9 Ways to Make 2022 Even Better at Work
— January 27th, 2022
Much of what is accepted about succeeding in leadership, in business, and in life, is simpler than you may think.
We assume you’re already good at many things. We assume you’re eager to be even better.
But what if you could unlock the ‘if’ – the secret sauce that, if you did a few specific things differently, you’d be even better?
Poppulo whitepaper: The Great Employee Disconnect — And Why Enterprise Communications Are Failing
The following tips are from the best-selling book Even Better If: Building Better Businesses, Better Leaders, and Better Selves – co-written by myself, business leader and co-founder of scarlettabbott Rachel Thornton, and noted executive coach Charlie Sampson.
# 1 Reconnect to your purpose
The Great Resignation tops the headlines, and with good reason. We’ve had a collective moment of reflection about what really matters to us in and out of work, with many realizing their work isn’t as purposeful as they’d like.
It’s also why many companies are re-examining their purpose, too. To do that, ask your people some soul-searching questions.
Have them describe a time when they’ve seen the company at its best. You can ask them to articulate what your company does better than anyone else in the marketplace. Most importantly, you need to identify what to protect, too.
# 2. Lean in to change.
The word ‘change’ sometimes gets a bad reputation, but change is easier than you think – especially when you understand what might be getting in your way.
Common barriers to change include lack of motivation, lack of clarity, uncertainty and resistance to tackling difficult tasks.
When attempting change either at work or in life, first identify which of these barriers are in your way. Once you know, you can create a more realistic plan for achieving your goals.
# 3 Be more inclusive.
Belonging is a top priority for many organizations, and we all have a part to play in creating workplaces where we can be our true selves. That’s why now is the perfect time for individuals and companies to broaden their focus on inclusion.
Start by asking yourself what you can do differently to be more inclusive. Then, work outwards: ask your immediate team the same question and ask what your organisation can influence.
Don’t forget to look further – think about how you can be an ally in your wider community, too.
# 4. Increase your appetite for growth.
The beginning of the year is a natural time to reflect on how you want to grow and evolve. Adopting a growth mindset starts by fine-tuning our focus around what it is we want to improve and then being clear about what that improvement looks like.
Consider whether you have more potential to grow, what skills and qualities you wish you had that you see elsewhere, or how you’d like to be perceived by others.
Once you’ve done some introspection, identify who you need to help you on the path to success.
# 5. Put a smile on your face.
Optimism is primarily a mindset – a pattern of thinking that focuses on opportunity and proactivity. One habit to build optimism focuses on creating objectivity on your worst days.
The next time you find yourself in a frustrating or anger-inducing situation at work, film yourself sharing what’s happened and how you’re thinking. Then, do anything else for an hour.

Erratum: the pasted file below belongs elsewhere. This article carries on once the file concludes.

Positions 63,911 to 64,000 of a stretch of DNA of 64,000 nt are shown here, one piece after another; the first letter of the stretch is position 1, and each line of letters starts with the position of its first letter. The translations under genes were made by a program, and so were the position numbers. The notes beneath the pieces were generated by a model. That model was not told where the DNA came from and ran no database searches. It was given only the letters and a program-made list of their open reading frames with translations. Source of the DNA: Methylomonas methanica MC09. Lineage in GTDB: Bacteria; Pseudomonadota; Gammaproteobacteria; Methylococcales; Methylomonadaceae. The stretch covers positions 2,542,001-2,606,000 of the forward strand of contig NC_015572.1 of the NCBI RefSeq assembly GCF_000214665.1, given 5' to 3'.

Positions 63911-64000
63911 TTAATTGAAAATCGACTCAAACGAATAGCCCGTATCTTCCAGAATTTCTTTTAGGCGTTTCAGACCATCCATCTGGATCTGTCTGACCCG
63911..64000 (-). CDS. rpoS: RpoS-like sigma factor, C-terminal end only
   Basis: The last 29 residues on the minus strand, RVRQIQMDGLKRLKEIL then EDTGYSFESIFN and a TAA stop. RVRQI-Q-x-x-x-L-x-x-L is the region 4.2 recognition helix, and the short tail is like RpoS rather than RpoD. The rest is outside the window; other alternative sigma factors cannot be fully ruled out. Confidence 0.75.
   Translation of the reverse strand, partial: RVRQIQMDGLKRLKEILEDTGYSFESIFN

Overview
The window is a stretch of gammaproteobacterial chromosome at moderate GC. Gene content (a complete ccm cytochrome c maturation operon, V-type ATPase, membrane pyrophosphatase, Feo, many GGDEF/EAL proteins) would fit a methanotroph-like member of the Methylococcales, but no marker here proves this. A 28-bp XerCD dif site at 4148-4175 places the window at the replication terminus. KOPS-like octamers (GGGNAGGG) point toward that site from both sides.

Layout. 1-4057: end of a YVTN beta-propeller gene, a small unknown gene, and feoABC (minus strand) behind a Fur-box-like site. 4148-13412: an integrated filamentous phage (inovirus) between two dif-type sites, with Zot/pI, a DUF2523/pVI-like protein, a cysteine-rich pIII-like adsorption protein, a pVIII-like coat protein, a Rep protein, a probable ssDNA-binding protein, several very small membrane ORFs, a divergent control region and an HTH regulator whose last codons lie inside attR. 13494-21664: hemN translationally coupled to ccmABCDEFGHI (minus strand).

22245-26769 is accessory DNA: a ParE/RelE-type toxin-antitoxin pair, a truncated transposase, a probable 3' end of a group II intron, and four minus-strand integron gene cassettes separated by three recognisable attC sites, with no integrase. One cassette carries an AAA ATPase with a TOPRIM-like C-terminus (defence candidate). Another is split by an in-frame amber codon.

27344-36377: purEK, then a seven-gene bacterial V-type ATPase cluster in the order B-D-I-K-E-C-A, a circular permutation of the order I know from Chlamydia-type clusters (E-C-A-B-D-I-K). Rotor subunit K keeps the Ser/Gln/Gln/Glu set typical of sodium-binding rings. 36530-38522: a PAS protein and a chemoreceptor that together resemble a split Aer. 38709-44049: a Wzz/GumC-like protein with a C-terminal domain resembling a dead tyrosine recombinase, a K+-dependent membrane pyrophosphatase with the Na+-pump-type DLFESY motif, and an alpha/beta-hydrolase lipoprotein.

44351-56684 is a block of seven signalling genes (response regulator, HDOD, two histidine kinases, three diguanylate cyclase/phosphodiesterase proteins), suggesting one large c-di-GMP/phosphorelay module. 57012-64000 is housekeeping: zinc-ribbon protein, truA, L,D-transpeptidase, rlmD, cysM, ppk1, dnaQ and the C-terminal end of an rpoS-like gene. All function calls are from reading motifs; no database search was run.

After that, go back and watch the video with an objective lens. What advice would you give the person you just watched?
What should they immediately do? That distance can help put you in a more proactive and optimistic mindset.
# 6. Shake things up.
Disruption for disruption’s sake is often unhelpful. But when you disrupt to help cultivate growth, magical things can happen – though it requires courage and tenacity.
When advocating for new ideas or processes, ask yourself: how does this help us better serve our future customers? What is the consequence of not doing this – and can we accept that?
# 7. Hit that health goal.
We can’t be our best at work if we don’t feel good. But making good choices in the moment is difficult for a variety of reasons – the main one being that we prefer to take the instant hit of gratification.
One way to make progress on your health goals without too much of a sacrifice is using a technique called temptation bundling.
The idea is to pair together an activity you don’t want to do with one that you do. For example: ‘I will only have a glass of wine if I’m also working on my next book at the same time’.
# 8. Put safety first.
The need for psychologically safe workplaces is paramount – especially as we continue to navigate what a hybrid working environment looks like. You can be a leader in modeling the behaviors that contribute to a psychologically safe workplace.
For example, show what healthy conflict looks like when you have a disagreement. Advocate for a zero-tolerance policy for bullying and harassment if one isn’t already in place. Acknowledge – rather than punish – failure so employees feel free and safe to speak up.
# 9. Get that change in the bank.
There is a misconception that there is a direct link between someone’s salary and their level of financial wellness.
There are lots of reasons why saving more and spending less is hard, but there is one quick tip from behavioral science that can make this easier. Try it yourself, then share it with your colleagues.
Let’s call it the earmark challenge. This uses the power of mental accounting, which explains how people treat money differently if it’s earmarked for different purposes. Have a big savings goal on the horizon?
Create a savings pot – in your bank, on your phone, or even in an envelope under your mattress. Label it with your intended savings goal.
Research shows people who do this tend to reach their savings goals more quickly.